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Loss-of-function mutations in bone morphogenetic protein receptor II (BMP-RII) are linked to pulmonary arterial hypertension (PAH); the ligand for BMP-RII, BMP-2, is a negative regulator of SMC growth. Here, we report an interplay between PPARγ and its transcriptional target apoE downstream of BMP-2 signaling. BMP-2/BMP-RII signaling prevented PDGF-BB–induced proliferation of human and murine pulmonary artery SMCs (PASMCs) by decreasing nuclear phospho-ERK and inducing DNA binding of PPARγ that is independent of Smad1/5/8 phosphorylation. Both BMP-2 and a PPARγ agonist stimulated production and secretion of apoE by SMCs. Using a variety of methods, including short hairpin RNAi in human PASMCs, PAH patient–derived BMP-RII mutant PASMCs, a PPARγ antagonist, and PASMCs isolated from PPARγ- and apoE-deficient mice, we demonstrated that the antiproliferative effect of BMP-2 was BMP-RII, PPARγ, and apoE dependent. Furthermore, we created mice with targeted deletion of PPARγ in SMCs and showed that they spontaneously developed PAH, as indicated by elevated RV systolic pressure, RV hypertrophy, and increased muscularization of the distal pulmonary arteries. Thus, PPARγ-mediated events could protect against PAH, and PPARγ agonists may reverse PAH in patients with or without BMP-RII dysfunction.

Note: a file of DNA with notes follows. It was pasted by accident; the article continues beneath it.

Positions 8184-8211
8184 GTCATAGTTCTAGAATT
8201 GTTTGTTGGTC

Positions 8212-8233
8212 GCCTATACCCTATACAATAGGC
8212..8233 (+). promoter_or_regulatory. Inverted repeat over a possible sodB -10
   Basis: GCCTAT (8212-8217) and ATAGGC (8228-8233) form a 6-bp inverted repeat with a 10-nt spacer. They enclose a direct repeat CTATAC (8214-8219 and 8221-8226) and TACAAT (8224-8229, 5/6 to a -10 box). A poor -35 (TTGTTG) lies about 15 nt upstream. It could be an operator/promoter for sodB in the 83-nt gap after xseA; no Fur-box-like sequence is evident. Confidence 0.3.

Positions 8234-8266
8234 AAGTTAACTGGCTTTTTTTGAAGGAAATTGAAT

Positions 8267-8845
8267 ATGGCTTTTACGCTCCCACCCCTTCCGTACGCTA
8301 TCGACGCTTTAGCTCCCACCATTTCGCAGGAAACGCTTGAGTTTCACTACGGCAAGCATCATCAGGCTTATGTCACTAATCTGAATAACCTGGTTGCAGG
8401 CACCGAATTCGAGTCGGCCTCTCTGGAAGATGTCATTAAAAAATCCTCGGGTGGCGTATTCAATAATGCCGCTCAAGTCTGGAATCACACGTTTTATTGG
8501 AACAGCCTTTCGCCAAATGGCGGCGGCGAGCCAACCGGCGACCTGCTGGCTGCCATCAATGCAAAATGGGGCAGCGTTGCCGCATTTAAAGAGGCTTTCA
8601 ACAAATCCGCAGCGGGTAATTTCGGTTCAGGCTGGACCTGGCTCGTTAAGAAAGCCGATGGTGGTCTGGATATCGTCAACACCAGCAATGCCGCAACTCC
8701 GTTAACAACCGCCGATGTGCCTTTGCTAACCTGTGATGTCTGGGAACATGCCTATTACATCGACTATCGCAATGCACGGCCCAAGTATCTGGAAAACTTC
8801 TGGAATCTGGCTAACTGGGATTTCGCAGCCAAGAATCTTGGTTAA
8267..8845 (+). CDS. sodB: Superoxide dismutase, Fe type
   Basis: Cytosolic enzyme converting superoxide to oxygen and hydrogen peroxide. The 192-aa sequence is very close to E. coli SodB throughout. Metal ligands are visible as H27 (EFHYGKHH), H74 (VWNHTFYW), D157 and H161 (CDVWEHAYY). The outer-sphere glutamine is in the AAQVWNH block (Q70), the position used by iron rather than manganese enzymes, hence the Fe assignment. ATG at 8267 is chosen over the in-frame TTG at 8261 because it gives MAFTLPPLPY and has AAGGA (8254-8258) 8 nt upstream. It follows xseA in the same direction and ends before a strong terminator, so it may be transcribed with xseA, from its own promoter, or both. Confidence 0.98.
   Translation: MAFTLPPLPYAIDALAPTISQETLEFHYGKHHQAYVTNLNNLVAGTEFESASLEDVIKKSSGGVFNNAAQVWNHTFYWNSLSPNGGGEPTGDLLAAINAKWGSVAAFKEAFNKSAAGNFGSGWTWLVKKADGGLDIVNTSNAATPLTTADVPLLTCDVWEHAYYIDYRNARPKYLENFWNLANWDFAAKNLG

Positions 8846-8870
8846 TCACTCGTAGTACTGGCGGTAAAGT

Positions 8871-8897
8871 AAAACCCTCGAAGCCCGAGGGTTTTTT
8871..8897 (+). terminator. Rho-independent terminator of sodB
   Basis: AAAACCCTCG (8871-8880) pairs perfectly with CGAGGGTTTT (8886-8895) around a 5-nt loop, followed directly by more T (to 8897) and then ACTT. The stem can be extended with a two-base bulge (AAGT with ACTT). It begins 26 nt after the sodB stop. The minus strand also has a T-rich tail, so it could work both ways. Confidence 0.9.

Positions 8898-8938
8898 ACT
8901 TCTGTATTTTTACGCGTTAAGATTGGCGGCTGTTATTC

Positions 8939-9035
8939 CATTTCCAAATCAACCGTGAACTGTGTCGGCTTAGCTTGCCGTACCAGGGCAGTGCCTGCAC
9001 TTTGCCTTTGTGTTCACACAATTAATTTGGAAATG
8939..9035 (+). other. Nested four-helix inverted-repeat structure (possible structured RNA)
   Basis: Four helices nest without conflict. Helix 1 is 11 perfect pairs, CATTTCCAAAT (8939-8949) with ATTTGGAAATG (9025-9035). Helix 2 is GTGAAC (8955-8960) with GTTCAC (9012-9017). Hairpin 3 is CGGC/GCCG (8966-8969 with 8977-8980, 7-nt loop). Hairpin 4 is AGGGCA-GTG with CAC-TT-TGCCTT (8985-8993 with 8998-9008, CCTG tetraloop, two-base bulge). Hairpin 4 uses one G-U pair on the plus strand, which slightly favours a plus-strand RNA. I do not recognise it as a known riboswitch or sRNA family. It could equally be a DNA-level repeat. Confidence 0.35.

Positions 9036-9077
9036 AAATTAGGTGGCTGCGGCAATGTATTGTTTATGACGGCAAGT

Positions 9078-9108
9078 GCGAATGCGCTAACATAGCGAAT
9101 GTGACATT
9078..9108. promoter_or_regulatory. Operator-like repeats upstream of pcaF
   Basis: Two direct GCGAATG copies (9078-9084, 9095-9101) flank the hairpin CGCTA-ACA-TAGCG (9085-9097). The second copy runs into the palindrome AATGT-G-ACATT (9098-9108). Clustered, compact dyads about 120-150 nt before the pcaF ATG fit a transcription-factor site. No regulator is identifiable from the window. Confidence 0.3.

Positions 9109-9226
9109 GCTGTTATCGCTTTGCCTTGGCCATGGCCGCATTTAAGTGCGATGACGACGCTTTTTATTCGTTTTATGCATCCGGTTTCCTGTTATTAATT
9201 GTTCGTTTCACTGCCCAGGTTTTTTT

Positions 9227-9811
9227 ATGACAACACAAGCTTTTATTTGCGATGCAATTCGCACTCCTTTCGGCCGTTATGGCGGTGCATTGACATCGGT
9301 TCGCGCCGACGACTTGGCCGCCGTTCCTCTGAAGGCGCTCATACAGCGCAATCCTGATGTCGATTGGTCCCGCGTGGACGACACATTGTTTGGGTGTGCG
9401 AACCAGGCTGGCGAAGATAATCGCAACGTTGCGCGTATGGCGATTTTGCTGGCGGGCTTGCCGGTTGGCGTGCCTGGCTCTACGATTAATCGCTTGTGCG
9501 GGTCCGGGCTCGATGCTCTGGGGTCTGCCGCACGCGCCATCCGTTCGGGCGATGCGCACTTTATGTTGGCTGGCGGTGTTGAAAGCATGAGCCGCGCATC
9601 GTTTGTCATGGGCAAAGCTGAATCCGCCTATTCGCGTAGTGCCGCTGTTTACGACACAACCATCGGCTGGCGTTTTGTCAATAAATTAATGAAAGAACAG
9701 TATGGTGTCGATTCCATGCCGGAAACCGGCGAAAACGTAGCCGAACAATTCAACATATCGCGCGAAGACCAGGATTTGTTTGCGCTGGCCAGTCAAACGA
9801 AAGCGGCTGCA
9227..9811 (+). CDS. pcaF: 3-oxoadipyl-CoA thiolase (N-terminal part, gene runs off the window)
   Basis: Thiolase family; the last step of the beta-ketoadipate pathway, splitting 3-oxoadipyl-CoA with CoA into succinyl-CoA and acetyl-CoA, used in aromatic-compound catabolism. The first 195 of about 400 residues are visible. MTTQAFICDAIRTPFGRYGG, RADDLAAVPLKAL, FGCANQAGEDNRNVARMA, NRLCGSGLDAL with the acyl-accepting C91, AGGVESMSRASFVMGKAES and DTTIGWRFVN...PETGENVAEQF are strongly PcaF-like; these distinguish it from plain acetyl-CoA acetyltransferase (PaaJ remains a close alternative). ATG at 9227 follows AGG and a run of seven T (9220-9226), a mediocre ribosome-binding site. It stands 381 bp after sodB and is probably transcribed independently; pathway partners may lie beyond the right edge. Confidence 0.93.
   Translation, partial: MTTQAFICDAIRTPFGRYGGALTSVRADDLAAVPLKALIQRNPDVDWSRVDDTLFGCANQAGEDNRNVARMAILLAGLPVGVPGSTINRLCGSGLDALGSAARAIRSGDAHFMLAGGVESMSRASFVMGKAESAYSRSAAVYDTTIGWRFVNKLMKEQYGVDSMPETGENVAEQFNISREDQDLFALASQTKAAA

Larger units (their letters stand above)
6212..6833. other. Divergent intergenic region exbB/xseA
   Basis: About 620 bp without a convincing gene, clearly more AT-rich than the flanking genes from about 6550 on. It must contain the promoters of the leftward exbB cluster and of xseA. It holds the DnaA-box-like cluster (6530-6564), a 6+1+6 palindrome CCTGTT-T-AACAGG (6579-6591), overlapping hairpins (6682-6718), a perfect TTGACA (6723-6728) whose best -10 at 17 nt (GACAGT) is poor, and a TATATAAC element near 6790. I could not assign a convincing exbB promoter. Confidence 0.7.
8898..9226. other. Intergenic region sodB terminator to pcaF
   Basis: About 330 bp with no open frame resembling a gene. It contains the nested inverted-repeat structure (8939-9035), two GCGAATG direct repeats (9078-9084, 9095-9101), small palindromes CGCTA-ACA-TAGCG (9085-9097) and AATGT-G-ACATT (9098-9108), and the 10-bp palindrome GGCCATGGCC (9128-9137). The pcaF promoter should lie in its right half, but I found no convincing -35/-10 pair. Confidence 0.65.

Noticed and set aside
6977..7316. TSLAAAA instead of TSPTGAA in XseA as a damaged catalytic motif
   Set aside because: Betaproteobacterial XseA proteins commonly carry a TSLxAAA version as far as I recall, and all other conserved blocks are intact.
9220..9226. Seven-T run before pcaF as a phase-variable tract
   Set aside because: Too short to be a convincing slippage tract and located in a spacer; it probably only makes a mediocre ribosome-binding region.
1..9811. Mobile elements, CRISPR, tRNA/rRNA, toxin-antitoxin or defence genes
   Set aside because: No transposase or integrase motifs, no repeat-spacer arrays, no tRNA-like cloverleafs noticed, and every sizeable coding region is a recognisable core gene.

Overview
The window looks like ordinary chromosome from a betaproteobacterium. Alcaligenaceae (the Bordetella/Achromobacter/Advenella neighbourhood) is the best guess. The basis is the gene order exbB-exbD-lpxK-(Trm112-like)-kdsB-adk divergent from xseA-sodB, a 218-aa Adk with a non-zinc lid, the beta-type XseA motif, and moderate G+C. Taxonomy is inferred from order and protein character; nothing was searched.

Bone morphogenetic protein 2 (BMP-2) is a negative regulator of SMC growth, but the mechanism by which it counteracts proliferation induced by growth factors (i.e., PDGF-BB, EGF) associated with pulmonary arterial hypertension (PAH) (1, 2) remains to be characterized. Loss-of-function-mutations in the BMP receptor II (BMP-RII) gene occur in 50%–60% of patients with familial PAH (FPAH) (3–5), 10%–20% of patients with idiopathic PAH (IPAH), and 6%–9% of patients with secondary forms of PAH associated with anorexic drug use (fenfluramine derivates) or congenital heart defects (APAH) (6, 7). However, independent of a mutation, patients with IPAH/FPAH (formerly called “primary PH”), and even those with APAH (formerly called “secondary” PAH), albeit to a lesser extent, have reduced pulmonary expression of BMP-RII (8). Thus, there are likely environmental modifiers and additional genetic factors that contribute to the decreased expression and function of BMP-RII in association with the development of PAH. This would suggest that it might be possible to rescue the adverse sequelae of reduced expression and antimitogenic signaling of BMP-RII by manipulating its downstream effectors to advantage.